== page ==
Ours “Mercy…Dancing for the Death of an Imaginary Enemy” Album Review + Videos…

In Case You Missed It Series: Episode 8

Ours

Mercy…Dancing for the Death of an Imaginary Enemy – CD // DD

American Recordings – released April 15, 2008

Reviewed by Zachary “+Norway+” Turner

 

Lineup for Mercy…Dancing…:
Jimmy Gnecco – Vocals, Electric Guitars, Bass, Drum outro, Percussion
Static – Space Guitar, Loops
Locke – Electric Guitar in instrumental, Piano, Keyboard
Anthony DeMarco – Piano
Michael Jerome – Drums, Percussion

Previous Releases:
1994 Demo “Sour”
2001 “Distorted Lullabies”
2002 “Precious”
2008 “Mercy…Dancing for the Death of an Imaginary Enemy”
2013 “Ballet the Boxer 1”
2017 ***upcoming “Spectacular Sight”

Tracklist:
“Mercy” 6:41
“The Worst Things Beautiful” 4:21
“Ran Away to Tell the World” 5:00
“Black” 4:51
“Moth” 4:34
“Murder” 5:35
“God Only Wants You” 4:23
“Live Again” 4:27
“Willing” 4:41
“Saint” 5:06
“Lost” 5:18
“Get Up” 4:50

                               Video of Title Track “Mercy”

 

The Band:  Ours is an Alternative Rock band from New Jersey.

Album Art:  “Ghost Girl” was made by James Gnecco IV.

Review:  In 2004, Ours relocated from New Jersey to Los Angeles to work with Producer / Engineer Rick Rubin. The resulting album, Dancing for the Death of an Imaginary Enemy was released on April 15, 2008.  If you are not familiar with Mr. Rubin, he is one of the most famous producers of modern music. He has produced music from genres like: Hip Hop, Rock, Heavy Metal and even Country.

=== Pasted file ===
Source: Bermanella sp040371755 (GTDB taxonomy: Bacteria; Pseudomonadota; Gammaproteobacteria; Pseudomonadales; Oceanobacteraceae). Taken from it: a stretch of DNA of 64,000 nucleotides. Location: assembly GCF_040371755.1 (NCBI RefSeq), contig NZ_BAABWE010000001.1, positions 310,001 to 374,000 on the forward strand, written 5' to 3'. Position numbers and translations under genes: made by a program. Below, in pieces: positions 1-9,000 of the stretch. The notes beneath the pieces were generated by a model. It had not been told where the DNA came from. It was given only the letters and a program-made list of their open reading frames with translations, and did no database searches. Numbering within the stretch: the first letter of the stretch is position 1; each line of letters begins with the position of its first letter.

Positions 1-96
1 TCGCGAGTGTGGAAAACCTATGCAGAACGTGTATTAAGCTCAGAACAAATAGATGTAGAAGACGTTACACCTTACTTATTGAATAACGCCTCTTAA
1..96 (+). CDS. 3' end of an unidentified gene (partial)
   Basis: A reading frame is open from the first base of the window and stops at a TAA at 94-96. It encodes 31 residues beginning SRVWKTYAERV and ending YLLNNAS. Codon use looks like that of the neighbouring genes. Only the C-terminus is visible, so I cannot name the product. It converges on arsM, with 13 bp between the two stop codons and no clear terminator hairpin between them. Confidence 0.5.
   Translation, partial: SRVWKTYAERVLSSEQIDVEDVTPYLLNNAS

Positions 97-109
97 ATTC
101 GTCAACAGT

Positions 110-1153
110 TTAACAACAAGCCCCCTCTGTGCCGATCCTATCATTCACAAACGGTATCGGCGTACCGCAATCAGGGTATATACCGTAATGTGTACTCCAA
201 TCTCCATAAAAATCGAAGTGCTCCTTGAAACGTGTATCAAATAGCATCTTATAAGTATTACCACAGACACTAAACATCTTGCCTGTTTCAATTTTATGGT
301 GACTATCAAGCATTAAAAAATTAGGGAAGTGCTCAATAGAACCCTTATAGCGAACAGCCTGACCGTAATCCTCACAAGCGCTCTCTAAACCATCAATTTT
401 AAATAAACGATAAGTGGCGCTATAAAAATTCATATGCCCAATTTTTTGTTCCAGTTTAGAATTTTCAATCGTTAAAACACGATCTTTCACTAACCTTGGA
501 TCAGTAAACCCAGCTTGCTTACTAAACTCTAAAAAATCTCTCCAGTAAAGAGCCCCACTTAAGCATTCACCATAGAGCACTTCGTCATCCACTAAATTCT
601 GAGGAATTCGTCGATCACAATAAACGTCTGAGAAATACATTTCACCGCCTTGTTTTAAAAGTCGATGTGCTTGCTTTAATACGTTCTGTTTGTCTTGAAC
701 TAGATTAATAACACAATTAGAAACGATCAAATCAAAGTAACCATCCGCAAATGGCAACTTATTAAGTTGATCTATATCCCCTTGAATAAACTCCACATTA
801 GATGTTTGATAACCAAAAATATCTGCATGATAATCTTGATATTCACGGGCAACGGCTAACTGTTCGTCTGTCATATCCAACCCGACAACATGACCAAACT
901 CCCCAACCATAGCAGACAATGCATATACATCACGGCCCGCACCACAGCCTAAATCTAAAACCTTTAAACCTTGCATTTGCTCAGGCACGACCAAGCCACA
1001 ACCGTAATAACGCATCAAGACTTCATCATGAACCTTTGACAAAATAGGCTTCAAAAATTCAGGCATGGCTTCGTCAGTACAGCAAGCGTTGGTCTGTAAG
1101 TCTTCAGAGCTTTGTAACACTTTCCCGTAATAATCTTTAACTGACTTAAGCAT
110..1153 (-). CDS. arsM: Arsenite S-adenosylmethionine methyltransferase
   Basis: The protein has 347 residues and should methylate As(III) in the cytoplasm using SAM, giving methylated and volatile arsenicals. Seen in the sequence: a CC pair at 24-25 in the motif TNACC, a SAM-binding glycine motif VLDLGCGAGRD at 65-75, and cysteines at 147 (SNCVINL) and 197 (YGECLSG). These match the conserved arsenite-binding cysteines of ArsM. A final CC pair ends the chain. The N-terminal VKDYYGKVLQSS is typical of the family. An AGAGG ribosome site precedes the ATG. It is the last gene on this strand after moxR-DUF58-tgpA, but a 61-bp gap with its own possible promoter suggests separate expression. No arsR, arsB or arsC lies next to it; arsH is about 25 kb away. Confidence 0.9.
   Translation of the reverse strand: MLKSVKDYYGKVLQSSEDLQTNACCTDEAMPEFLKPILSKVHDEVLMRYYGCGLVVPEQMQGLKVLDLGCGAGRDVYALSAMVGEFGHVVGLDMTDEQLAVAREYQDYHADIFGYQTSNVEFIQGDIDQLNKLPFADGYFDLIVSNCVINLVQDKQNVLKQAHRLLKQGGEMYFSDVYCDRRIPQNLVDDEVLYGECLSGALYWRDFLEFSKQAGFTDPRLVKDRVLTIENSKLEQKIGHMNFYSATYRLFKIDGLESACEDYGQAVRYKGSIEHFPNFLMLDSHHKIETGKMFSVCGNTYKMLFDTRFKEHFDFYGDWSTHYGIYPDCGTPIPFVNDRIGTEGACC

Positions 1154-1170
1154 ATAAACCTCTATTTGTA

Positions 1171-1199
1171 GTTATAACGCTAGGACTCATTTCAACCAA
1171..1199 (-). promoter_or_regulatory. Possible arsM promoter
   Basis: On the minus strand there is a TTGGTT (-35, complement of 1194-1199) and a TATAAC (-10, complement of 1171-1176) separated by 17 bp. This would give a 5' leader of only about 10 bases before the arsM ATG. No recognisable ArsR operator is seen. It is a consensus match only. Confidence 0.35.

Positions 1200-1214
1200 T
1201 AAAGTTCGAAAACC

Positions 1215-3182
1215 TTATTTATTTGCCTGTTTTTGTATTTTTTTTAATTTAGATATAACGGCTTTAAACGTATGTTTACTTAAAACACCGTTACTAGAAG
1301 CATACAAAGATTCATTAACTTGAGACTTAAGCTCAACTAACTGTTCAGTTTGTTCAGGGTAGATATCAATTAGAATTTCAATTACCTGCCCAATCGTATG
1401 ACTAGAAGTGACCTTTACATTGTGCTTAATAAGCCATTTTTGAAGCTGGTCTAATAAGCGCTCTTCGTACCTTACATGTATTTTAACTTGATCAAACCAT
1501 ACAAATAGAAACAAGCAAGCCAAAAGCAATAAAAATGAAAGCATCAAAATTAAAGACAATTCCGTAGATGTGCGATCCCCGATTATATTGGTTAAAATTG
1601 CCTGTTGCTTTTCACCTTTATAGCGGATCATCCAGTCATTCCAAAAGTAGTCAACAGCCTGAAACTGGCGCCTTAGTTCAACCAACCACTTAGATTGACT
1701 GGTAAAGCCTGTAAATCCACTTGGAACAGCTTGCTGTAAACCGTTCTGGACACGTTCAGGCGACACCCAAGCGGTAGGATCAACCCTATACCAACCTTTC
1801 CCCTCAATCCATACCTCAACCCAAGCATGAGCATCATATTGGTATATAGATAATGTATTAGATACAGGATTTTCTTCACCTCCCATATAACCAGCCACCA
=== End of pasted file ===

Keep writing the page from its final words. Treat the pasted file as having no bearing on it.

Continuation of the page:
Musically this album is very similar to the other music from the late 90’s and early 2000’s like heavy hitters like H.I.M., U2, Sixx A.M., and at some points have a Muse flair. Some more accurate (meaning more recent) comparisons are 10 years and Evans Blue. There is a heaviness in the music but not enough to change the genre from Rock to Metal.

800px-Jimmy_Gnecco_-_Rockwood_Music_Hall

This album is a family affair, in between the album art, the singing (track 12) and the lyrics themselves are focused on Jimmy’s family. It is also a heavy album because of the emotion that is delivered through the singing and with some string arrangements that are present, but not overpowering. Ours’ “Mercy…Dancing for the Death of an Imaginary Enemy” could be considered a sulky emo record; while it is a more downtempo album, it isn’t wallowing in its own sadness. It is just poppy enough to be played on the radio and even in some TV shows like NCIS and CSI.